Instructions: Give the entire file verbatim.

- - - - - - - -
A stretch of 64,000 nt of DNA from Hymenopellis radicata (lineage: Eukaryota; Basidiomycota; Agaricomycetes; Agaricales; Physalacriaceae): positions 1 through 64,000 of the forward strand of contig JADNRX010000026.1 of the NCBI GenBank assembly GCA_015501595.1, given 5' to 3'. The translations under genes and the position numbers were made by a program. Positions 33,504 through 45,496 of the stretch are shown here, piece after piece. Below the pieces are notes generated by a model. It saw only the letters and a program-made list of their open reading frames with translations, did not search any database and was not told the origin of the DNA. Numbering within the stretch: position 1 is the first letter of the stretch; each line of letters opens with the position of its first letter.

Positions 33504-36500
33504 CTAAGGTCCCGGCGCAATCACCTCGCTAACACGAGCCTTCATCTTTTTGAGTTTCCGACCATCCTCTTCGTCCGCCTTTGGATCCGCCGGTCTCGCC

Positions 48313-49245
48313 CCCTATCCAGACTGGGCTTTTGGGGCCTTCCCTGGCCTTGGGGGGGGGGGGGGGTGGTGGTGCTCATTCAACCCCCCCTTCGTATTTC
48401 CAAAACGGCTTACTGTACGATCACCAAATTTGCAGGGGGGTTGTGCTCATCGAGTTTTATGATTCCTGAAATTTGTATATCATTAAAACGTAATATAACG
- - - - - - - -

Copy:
A stretch of 64,000 nt of DNA from Hymenopellis radicata (lineage: Eukaryota; Basidiomycota; Agaricomycetes; Agaricales; Physalacriaceae): positions 1 through 64,000 of the forward strand of contig JADNRX010000026.1 of the NCBI GenBank assembly GCA_015501595.1, given 5' to 3'. The translations under genes and the position numbers were made by a program. Positions 33,504 through 45,496 of the stretch are shown here, piece after piece. Below the pieces are notes generated by a model. It saw only the letters and a program-made list of their open reading frames with translations, did not search any database and was not told the origin of the DNA. Numbering within the stretch: position 1 is the first letter of the stretch; each line of letters opens with the position of its first letter.

Positions 33504-36500
33504 CTAAGGTCCCGGCGCAATCACCTCGCTAACACGAGCCTTCATCTTTTTGAGTTTCCGACCATCCTCTTCGTCCGCCTTTGGATCCGCCGGTCTCGCC

Positions 48313-49245
48313 CCCTATCCAGACTGGGCTTTTGGGGCCTTCCCTGGCCTTGGGGGGGGGGGGGGGTGGTGGTGCTCATTCAACCCCCCCTTCGTATTTC
48401 CAAAACGGCTTACTGTACGATCACCAAATTTGCAGGGGGGTTGTGCTCATCGAGTTTTATGATTCCTGAAATTTGTATATCATTAAAACGTAATATAACG